Clarke's son, Jonathan, said that he gave his three sons a "joy of learning" and encouraged them to take courses in science and mathematics. Jonathan earned a Ph.D. in Finance and is now a professor and senior associate dean at Georgia Tech's Business School. His younger brother, Jeffrey, earned a medical degree and is an oncologist and assistant professor at Duke University School of Medicine. Their older brother, James, earned a Ph.D. in Chemistry and is the Director of Quantum Hardware at Intel in Portland, Oregon. In addition to his wife and sons, Clarke is also survived by six grandchildren.

His wife Martha reflected on Clarke's own joy of learning, "He was always reading. I remember him even taking scientific papers to read during high school football games." His interests were wider than simply academics, with members of his family noting his fondness for fishing, photography, and flying kites.

A founder of the Computer Aided Verification Conference in 1989, Clarke was also the former editor-in-chief of the Springer journal Formal Methods in Systems Design. He was a Fellow of the ACM and the IEEE, and a member of both Sigma Xi and Phi Beta Kappa. He was inducted into the National Academy of Engineering in 2005, and the American Academy of Arts and Sciences in 2011.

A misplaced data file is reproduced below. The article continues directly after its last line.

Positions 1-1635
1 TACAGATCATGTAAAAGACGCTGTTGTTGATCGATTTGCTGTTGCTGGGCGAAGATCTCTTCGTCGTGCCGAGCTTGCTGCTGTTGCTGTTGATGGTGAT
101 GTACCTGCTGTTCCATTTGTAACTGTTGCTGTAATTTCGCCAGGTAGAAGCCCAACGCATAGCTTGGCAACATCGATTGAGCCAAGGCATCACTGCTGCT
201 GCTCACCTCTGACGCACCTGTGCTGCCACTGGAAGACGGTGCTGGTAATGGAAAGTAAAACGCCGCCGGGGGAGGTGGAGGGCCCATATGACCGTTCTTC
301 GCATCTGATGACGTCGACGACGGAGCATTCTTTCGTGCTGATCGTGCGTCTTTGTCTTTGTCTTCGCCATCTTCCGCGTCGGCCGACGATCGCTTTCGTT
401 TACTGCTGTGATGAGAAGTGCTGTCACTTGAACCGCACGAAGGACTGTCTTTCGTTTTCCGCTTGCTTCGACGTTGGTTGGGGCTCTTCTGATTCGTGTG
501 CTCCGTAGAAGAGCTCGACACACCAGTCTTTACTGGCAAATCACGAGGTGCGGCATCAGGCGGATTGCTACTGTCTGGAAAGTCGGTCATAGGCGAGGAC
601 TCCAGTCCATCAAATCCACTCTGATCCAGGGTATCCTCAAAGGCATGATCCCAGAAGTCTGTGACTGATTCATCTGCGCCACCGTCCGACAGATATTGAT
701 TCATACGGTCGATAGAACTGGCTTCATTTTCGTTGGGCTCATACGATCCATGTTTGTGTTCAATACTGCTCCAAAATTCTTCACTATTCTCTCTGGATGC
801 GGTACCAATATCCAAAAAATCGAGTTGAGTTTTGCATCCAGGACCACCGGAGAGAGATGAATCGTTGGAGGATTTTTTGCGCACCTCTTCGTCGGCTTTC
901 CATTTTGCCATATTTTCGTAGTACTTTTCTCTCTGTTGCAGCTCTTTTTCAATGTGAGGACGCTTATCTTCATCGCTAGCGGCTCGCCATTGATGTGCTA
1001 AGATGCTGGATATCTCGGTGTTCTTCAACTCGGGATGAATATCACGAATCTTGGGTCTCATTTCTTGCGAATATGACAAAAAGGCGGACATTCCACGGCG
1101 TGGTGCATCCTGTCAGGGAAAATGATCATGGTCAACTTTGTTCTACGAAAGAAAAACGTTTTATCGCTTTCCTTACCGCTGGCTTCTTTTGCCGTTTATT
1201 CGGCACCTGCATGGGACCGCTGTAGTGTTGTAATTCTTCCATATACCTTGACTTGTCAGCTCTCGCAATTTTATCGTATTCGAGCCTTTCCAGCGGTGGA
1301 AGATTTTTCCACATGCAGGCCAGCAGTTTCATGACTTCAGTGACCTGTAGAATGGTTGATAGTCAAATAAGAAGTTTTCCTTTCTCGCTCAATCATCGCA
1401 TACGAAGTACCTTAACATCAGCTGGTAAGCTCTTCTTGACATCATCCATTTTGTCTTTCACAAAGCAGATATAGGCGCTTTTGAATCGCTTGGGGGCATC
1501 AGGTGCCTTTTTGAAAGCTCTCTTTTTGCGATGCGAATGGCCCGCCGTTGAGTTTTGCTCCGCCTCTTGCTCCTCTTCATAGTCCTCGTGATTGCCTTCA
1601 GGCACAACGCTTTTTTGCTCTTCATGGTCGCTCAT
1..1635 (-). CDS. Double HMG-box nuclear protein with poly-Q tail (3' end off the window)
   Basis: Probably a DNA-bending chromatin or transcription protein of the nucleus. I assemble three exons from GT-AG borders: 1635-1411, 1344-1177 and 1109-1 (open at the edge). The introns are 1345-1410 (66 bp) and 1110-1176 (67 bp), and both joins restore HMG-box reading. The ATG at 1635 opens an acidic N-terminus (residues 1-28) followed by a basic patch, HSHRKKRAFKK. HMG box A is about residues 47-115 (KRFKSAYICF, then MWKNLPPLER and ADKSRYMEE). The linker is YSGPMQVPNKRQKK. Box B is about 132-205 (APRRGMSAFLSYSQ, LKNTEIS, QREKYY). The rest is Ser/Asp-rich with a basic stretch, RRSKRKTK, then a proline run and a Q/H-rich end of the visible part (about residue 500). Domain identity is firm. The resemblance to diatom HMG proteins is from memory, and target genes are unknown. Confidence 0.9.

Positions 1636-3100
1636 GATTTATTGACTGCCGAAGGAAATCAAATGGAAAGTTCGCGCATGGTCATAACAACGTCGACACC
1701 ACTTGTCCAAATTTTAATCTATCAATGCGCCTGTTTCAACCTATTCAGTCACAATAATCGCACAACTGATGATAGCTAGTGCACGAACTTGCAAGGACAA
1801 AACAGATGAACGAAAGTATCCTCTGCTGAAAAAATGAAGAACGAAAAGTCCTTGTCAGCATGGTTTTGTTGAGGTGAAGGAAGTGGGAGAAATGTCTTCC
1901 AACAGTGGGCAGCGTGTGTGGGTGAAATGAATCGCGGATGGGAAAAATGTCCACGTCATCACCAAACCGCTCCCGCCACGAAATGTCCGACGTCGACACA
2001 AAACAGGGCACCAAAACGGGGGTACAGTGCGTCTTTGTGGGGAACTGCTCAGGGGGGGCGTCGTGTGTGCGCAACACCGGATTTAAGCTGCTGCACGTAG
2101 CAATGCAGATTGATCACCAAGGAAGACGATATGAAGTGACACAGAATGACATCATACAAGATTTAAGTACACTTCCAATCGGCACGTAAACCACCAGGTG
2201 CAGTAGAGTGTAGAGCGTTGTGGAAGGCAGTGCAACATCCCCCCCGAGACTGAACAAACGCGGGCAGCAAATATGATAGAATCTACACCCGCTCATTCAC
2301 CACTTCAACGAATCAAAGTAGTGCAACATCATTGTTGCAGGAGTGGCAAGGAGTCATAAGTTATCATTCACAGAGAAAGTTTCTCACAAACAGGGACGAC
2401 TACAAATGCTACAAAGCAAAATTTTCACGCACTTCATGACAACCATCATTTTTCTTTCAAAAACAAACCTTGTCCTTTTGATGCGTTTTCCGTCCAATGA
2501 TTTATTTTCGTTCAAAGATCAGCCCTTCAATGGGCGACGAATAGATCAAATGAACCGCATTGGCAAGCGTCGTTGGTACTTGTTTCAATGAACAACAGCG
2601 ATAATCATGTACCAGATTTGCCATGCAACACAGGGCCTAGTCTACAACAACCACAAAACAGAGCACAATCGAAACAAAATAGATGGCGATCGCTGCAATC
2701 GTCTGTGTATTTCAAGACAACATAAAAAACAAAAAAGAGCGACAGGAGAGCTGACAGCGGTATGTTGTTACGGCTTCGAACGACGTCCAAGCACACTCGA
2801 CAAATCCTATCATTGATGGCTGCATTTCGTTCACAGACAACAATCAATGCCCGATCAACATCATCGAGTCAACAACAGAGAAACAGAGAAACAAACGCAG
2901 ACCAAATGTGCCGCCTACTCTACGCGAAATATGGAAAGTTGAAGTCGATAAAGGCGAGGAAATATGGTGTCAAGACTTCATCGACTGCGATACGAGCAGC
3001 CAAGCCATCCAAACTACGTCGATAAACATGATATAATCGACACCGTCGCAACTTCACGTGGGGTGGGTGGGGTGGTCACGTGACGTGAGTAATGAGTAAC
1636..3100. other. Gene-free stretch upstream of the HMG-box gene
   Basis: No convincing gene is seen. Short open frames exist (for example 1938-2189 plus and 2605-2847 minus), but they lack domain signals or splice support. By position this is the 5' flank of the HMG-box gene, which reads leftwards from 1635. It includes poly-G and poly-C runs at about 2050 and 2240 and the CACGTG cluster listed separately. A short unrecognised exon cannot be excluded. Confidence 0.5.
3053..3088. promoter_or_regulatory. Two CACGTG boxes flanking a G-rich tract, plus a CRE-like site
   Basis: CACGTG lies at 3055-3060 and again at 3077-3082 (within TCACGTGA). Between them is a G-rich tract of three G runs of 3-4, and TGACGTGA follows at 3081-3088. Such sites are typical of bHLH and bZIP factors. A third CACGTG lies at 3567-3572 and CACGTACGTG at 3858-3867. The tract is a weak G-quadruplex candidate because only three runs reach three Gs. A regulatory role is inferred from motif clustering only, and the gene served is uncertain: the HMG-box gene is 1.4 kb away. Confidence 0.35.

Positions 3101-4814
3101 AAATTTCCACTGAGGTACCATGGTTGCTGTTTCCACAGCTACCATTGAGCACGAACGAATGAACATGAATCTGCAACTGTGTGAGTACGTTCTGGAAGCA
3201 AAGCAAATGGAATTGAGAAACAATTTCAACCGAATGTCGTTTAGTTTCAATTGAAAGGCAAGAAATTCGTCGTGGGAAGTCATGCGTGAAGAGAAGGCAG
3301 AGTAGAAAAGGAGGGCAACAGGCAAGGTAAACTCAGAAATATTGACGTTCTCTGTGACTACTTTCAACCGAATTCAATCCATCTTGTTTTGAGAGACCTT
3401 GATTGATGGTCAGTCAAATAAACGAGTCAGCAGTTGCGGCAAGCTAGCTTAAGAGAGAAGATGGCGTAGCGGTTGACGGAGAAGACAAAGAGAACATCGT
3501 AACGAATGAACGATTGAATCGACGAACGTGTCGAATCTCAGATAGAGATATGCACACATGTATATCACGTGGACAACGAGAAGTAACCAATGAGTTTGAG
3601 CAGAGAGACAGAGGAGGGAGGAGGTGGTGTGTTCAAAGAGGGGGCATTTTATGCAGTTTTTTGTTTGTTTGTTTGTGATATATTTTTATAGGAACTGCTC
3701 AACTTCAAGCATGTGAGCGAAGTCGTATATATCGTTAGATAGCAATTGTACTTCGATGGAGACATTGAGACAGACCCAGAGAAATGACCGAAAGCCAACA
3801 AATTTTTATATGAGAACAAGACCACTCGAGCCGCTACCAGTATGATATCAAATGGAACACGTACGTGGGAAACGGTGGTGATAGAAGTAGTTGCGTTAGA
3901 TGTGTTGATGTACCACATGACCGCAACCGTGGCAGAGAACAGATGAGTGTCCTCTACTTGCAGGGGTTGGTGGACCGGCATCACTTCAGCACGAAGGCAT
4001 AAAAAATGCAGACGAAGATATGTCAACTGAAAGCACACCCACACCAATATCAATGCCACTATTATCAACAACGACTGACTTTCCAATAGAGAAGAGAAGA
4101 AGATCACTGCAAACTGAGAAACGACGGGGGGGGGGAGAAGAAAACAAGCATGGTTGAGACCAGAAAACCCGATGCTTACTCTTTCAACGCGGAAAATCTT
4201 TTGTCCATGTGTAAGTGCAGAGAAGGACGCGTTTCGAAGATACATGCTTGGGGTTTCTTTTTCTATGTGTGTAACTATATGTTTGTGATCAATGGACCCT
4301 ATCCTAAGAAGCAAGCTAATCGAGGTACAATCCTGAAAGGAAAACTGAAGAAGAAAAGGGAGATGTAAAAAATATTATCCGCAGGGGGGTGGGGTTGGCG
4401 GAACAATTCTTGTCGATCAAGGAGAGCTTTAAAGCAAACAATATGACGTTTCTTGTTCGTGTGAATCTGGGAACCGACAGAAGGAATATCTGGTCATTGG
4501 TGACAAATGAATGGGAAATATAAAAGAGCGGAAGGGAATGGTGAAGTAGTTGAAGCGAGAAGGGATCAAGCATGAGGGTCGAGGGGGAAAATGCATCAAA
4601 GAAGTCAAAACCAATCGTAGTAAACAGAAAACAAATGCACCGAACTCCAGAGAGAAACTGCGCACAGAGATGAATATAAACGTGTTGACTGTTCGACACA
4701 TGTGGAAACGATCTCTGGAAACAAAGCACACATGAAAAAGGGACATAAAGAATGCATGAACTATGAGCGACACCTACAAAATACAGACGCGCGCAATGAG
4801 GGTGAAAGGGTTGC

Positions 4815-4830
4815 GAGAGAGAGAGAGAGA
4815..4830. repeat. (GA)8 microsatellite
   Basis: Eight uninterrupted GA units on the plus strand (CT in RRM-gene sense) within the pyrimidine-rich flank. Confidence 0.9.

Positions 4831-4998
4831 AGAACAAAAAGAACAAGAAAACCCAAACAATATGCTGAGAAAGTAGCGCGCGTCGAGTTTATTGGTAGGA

Clarke was the co-recipient of the 1998 ACM Paris Kanellakis Theory and Practice Award, CMU's 1999 Allen Newell Award for Excellence in Research, the 2004 IEEE Harry H. Goode Memorial Award, and the Conference on Automated Deduction's 2008 Herbrand Award for Distinguished Contributions to Automated Reasoning.

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1. Clarke, E.M., Emerson, E.A., and Sifakis, J. Model checking: Algorithmic verification and debugging. Commun. ACM 52, 11 (Nov. 2009), 74–84;

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Simson Garfinkel is the U.S. Census Bureau's Senior Computer Scientist for Confidentiality and a part-time faculty member at George Washington University in Washington, D.C., USA. He is an ACM Fellow.

Eugene H. Spafford is a professor of computer science and the founder and executive director emeritus of the Center for Education and Research in Information Assurance and Security at Purdue University, W. Lafayette, IN, USA. He is an ACM Fellow.